MANAGE YOUR EXPECTATIONS
Although new adventures can be exciting, changing habits that you’re used to can play tricks on your mind. In its attempt to keep you safe, your mind might encourage you to be careful or to be wary. These are things to consider with plant-based eating.
Changes can cause stress, and when you’re stressed, you’re less likely to resist temptation. Learning what to expect when eating a plant-based diet sets you up for success and reduces stress.
“Neuroscientists sometimes say that we have one brain, but two minds: a mind that makes conscious choices, based on self-reflection and awareness, and a mind that makes automatic responses based on instinct and habit,”
According to Kelly McGonigal's writing on the science of willpower. Being mindful of what's to come when you're eating a plant-based diet will help give you resolve.
Read on to discover what to expect when eating a plant-based diet, both the things that are challenging and things that are beneficial.
You may have already experienced some of these plant-based eating challenges yourself. If so I'd love to hear how you’re doing in the comments below.
What surprised you when you started eating a plant-based diet?
Let’s look at what you have in store so you won’t be surprised or feel overwhelmed when you start eating a plant-based diet. And, remember the first thing to expect, IT WILL GET EASIER!
You’ll want to be especially good to yourself while learning this new habit of how to start a plant-based diet. You are learning a new skill. Once those neural pathways in your brain get stronger, it will be like riding a bike… it happens naturally.
You’ll know where all of your grocery items are in the store, you’ll know how to set up a plant-based meal plan, you’ll factor in getting the right nutrition and you won’t let other people steer you off track.
What to Expect When Eating a Plant-Based Diet
1. NEW FOODS:
There are many foods that will help you make the transition. Some might be familiar to you and others may be completely new. Some of these new and uncommon ingredients in plant-based recipes are there for flavor or for your health.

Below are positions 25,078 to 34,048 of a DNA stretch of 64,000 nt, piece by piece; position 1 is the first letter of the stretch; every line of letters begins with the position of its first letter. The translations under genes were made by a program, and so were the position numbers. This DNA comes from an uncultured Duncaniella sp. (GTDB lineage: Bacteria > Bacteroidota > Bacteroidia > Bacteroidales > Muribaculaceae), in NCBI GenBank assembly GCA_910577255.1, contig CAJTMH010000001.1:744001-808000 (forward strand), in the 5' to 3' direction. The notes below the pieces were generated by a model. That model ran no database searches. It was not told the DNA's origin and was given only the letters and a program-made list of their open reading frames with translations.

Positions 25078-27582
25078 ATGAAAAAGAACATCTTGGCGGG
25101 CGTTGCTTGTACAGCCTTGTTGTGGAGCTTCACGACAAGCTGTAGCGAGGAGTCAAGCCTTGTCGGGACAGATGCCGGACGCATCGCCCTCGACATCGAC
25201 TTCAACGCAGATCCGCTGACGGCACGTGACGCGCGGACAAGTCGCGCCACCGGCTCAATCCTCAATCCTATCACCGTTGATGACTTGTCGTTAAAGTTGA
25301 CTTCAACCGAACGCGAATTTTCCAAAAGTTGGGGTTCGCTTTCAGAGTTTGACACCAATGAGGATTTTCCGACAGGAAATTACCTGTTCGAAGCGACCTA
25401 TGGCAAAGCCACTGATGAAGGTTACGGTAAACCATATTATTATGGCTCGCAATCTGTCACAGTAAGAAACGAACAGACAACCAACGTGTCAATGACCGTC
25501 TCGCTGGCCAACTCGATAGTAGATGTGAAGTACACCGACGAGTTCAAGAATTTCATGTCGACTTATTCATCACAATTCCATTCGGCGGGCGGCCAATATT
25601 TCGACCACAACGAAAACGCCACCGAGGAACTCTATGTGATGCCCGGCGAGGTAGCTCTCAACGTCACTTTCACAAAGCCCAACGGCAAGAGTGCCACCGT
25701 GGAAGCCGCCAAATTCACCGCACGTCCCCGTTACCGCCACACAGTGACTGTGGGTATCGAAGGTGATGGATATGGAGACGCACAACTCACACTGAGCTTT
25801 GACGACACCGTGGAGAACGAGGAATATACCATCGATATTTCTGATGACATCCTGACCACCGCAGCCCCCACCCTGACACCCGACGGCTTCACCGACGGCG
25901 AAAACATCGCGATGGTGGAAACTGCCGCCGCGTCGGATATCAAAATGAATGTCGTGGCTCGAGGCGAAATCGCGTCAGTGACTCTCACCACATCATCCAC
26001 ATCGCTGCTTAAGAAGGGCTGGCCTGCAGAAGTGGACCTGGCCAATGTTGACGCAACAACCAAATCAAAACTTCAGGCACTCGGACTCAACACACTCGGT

Others are meat and dairy substitutes that will help you get enough protein; things like tofu, seitan or tempeh.
To help you with these new ingredients, be sure to check out this article, “Uncommon Ingredients,” which has a downloadable PDF of ingredients that can be found on Amazon (if you can’t find them in your local store).
Takeaway: Take time in the market to find these new foods.
2. NEW WAYS OF COOKING:
Along with new foods, comes new ways of cooking. If you’re not familiar with tofu or tempeh, it may take a few times of making a recipe until you feel you’ve got it. To help you with some of these, check out our article, “Cooking with Tofu,” and “Cooking with Tempeh.”
Takeaway: Read the articles mentioned above and try something new each week.
3. CHANGING TASTE BUDS:
Changing your palette. Since some of the foods will be new to you or you might find yourself pining for that steak or cheese again. It’s best not to compare your new plant-based recipes to your old favorites, or to think of the things that you’re missing.
Instead, think about the plethora of new foods! Just as with eating less sugar and salt, your taste buds will adjust and you’ll begin to want food prepared this way. No more fatty sauces… because you’ll have a new palette.
Also, as you filter out the overly-processed, highly flavored items, your tastebuds will “reset” and not need such overwhelming flavors to be satisfied. The bonus here is that as the adjustment sets in, you will be shocked to discover how delicious simple fruits and vegetables can be!
Takeaway: Throw out old, preconceived notions about what plant-based foods you do and don’t like, and try everything “for the first time” all over again.